Lake Pleasant a star in new film
‘Bridge of Names’ showing today at Northampton Film Festival
LAKE PLEASANT — It may be the Northampton Film Festival, but when the Academy of Music’s curtains part this afternoon, it will be this tiny Montague village that’s center stage for one of the 17th annual festival’s entries.
What else would you expect for a film called “Bridge of Names,” made by a New York couple with long ties to the area?
The film — the first for Peter Hobbs and Elizabeth Foley, who met as college students in the Pioneer Valley in the 1980s — has many of its scenes shot in Lake Pleasant, the home of the Bridge of Names, as well as Turners Falls, Millers Falls and Montague Center, and at Baystate Franklin Medical Center and the old Franklin County Jail in Greenfield.
And cast members include Court Dorsey of Wendell and Linda McInerney of Deerfield, along with Hollywood film actor Rip Torn.
Foley, who attended the University of Massachusetts at Amherst and then Smith College, and Hampshire College graduate Hobbs live in New York, where they run Elyria Pictures, a film production company, and Foley teaches media studies at Queens College.
“Bridge of Names,” to be shown today at 2:10 p.m. as part of the three-day festival, was inspired by their close Northampton friend, Alan Arenius, who died of melanoma in 2007, and was described by Foley as a “visionary,” on whom the Dorsey character, Brother Will, is based. Arenius had been an actor who worked at Pleasant Street Video along with his friend Bill Dwight, who is the Northampton City Council president and portrays a police chief in the film.
After starting to make a short film in 2006 with Dorsey, whom Foley had known from her time in the area, and with then 15-year-old Rachel Zeiger-Haag, who plays a lead romantic role and who attended Pioneer Valley Performing Arts Charter Public School, the couple was convinced to turn their 30-page script into their full-length film.
A difficulty in shooting the film was in finding an actor to portray the father of the lead teenage male character. Fortunately for Foley and Hobbs, Torn, who’d played in the films “Men in Black,” “Easy Rider” and a host of other Hollywood movies, was familiar with them from reading a script they tried to produce as a film earlier.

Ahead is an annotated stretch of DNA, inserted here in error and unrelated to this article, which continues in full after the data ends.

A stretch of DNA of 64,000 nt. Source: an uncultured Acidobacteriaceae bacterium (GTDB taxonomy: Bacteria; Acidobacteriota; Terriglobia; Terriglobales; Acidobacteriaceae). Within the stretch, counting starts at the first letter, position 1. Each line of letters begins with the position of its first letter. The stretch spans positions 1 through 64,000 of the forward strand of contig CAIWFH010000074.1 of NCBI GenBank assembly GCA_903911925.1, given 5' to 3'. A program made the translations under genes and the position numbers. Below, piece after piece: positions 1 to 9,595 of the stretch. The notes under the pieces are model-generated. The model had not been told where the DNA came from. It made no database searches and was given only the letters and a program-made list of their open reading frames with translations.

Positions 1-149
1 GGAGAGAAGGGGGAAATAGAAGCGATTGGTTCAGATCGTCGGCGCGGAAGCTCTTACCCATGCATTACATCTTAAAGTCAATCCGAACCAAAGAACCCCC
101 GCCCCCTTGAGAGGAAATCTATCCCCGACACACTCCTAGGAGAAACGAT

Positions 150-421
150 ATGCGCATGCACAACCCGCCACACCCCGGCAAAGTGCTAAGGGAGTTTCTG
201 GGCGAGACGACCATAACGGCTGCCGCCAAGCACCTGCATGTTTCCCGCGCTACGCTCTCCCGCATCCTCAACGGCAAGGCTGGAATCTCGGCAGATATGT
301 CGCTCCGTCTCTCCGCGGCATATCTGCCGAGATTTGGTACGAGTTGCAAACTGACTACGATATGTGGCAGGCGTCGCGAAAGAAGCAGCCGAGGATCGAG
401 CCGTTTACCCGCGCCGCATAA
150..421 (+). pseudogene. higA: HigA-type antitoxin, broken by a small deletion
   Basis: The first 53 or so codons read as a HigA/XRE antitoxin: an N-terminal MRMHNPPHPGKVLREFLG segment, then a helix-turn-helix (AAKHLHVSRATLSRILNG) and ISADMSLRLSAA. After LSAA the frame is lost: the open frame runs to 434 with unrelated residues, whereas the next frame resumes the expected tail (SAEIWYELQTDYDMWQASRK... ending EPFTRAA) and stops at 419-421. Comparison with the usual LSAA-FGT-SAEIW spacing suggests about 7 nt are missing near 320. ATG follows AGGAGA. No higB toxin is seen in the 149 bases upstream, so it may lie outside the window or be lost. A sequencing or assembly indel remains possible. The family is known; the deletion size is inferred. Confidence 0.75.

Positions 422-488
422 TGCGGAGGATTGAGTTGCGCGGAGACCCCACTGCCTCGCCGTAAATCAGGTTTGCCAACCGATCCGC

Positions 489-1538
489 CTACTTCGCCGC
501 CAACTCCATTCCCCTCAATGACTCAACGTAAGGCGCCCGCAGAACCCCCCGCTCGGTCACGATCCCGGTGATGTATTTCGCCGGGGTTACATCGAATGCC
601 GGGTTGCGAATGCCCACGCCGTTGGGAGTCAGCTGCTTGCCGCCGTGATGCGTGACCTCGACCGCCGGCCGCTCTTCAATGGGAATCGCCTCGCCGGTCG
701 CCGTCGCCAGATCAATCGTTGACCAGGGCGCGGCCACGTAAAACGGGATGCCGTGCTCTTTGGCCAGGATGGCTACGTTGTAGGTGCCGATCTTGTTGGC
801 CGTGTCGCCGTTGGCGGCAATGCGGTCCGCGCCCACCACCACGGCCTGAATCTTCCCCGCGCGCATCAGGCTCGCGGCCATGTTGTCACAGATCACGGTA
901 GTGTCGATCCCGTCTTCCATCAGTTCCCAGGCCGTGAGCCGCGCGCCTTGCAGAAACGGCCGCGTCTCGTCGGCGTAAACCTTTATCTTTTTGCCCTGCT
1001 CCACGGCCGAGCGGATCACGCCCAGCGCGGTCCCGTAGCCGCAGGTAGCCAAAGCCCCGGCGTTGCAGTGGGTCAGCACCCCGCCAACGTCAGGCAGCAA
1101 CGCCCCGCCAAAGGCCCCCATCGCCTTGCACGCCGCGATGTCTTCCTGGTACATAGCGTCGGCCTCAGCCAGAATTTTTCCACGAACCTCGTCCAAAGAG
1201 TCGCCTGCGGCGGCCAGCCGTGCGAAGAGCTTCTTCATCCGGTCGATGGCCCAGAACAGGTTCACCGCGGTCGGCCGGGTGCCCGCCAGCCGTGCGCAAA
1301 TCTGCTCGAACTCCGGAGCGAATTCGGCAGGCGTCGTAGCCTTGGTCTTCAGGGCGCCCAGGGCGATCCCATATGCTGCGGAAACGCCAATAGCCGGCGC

McInerney, artistic director of Old Deerfield Productions, plays a doctor in the film and “was one of the best things that happened to us,” said Foley, in part because she worked so well with Torn.
“They hit it off like gangbusters,” she said.
Shooting resumed in the summer of 2007, after Foley and Hobbs had stumbled on Lake Pleasant while driving around the area.
“Once we went there, we came to the end of the road and walked across that bridge and thought, ‘Oh, my God! This must be some kind of memorial, so we just made up a story in our minds, and we incorporated Lake Pleasant and that idea into the story. Once we started scouting there, we realized it was perfect, because it’s so beautiful, and so weird.”
They spent three days filming in and around the village, she said.
Dwight, who helped scout locations for filming “Bridge of Names,” told the Daily Hampshire Gazette that when he went to Turners Falls one day to be filmed, he was dressed as an officer and drove a borrowed Ford Crown Victoria, a vehicle often used as an unmarked police car.
“Between that and the uniform, I could sense the unease I was generating in all the cars around me,” he said.
Foley, who also wrote the screenplay, says that more than 100 residents helped put the film together, working as cast members, crew members and advisers.
“Bridge of Names,” which was also shot in Northampton, Granby and other towns, won four awards, including best picture, best cinematography and best photography, at the Long Island Film Festival in August, when it was shown in “preview” mode.
“This needed a western Mass. premiere, where it was made,” said Foley.
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